Thursday, April 06, 2006

Recording Your Life, Redux

Last month I posted an entry about writing in a journal. I had just started a new journal, this one purchased on a trip to Italy with my wife. It's a nice journal. The pages open wide, the paper is smooth, and it has that feeling of elegance that almost inspires me to be truly profound. Okay, maybe I'm exaggerating a little on that last one.

Since that time, I've had a few new insights into the nature of journaling and the reasons that one might keep a journal and thought I would share a few with you.

I asked you, at the end of that post to comment and let me know how you keep your journal, whether it be fountain pen and parchment or crayon and construction paper. Now, since there are only a few of you reading my blog right now, I wasn't too surprised when I didn't get any response. Don't worry, you didn't hurt my feelings. ;-) Anyway, shortly afterward, I was having a networking lunch with Aimee VonBoken, the artist and web designer who is in charge of Vee Bee Studios. She showed me her diary. Each page had one or more watercolor pictures on it with very little text. Despite the lack of text, though, each page told the story of the ideas and events that she wished to convey.

For many of us, these online venues are journals, too. Now, maybe we don't put our deepest, darkest secrets here (though I'm sure there are a few out there), but we often do capture the errant thoughts, concepts, and themes which inform our lives. Chuck Rozanski, the president of Mile-High Comics sends out a newsletter twice a week which include not only the most recent deep discount comics specials, but also snippets of his day-to-day life. I've never met the man, but I feel like he and his family are dear friends. I look forward to hearing about the seasons of planting and harvest on their organic farm and his search for Native American pottery to add to his collection. I've heard that some criticize him for including this personal information, wanting only their comics news. A vast majority of us, however, love that personal touch which, in this sometimes cold and impersonal world of technology, makes us want to read every word of these letters from a friend whom we may never have met.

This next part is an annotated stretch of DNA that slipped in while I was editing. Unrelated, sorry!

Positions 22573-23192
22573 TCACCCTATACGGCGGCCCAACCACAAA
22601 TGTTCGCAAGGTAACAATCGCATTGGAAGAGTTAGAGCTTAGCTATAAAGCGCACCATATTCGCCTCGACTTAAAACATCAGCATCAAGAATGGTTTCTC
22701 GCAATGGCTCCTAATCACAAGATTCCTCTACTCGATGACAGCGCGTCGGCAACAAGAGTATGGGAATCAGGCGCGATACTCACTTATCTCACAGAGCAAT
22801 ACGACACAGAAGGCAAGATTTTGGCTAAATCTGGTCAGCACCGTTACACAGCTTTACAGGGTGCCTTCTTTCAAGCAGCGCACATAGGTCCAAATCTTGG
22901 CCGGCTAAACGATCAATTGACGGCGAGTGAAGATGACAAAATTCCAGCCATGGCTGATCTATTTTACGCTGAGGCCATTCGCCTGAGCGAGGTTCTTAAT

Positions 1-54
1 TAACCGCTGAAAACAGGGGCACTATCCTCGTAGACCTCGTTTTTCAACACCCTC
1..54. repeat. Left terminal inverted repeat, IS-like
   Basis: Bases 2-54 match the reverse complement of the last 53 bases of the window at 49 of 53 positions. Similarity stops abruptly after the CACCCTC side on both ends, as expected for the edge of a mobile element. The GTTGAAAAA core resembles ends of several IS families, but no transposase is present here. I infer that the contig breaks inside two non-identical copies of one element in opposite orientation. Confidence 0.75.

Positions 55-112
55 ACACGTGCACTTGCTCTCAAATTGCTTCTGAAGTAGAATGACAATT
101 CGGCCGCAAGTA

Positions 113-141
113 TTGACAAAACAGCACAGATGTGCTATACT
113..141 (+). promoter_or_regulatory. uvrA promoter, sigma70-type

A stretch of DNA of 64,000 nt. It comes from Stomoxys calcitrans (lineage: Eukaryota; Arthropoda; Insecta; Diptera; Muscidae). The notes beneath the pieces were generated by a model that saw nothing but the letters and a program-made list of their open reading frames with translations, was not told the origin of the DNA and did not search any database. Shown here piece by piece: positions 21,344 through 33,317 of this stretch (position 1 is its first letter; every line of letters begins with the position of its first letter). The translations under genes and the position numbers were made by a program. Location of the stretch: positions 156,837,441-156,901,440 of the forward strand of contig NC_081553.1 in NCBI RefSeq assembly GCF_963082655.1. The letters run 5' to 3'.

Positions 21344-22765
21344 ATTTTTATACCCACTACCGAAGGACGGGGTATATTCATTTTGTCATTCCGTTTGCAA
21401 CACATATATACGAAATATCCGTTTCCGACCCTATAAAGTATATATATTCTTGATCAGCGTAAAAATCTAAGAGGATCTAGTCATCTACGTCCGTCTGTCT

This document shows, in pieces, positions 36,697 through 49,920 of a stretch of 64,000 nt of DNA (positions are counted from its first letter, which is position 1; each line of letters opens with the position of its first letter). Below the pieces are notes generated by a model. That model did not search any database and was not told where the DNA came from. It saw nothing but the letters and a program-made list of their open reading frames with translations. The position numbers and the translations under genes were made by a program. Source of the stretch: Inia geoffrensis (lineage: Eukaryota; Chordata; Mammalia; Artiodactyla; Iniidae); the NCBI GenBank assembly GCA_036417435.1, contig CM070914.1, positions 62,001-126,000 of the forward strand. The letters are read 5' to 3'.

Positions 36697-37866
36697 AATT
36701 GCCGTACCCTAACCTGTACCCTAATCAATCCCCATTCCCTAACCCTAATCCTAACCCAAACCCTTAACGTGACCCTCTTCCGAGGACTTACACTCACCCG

So why do you journal? Is it to record your ideas and feelings? Do you write about the goals you have for your life -- your dreams and desires? Do you use your journal to work through problems or difficult times in your life? Or is your journal a way to make contact with others?

Could it be a little of all of these? Let me know what you think.

3 comments:

Aimee said...

Hi, thanks for the mention and the link! I recommend Danny Gregory's site for all interested in watercolor journaling. He's one of my favorites: http://www.dannygregory.com/

Larc said...

My blog really started as a way to keep long distance friends and relatives up to date on the baby. But, I find I am having loads of fun with reading friend's blogs and doing goofy "Blogthings!"

Larc

Greg Peters said...

I keep up with Larc's blog on a daily basis. We don't get to see them often, so it's great to be able to follow the ups and downs of days with Coral. Of course, Larc also includes a dose of the triumphs and tribulations of being a kindegarten teacher and more than a dash of whimsy, too.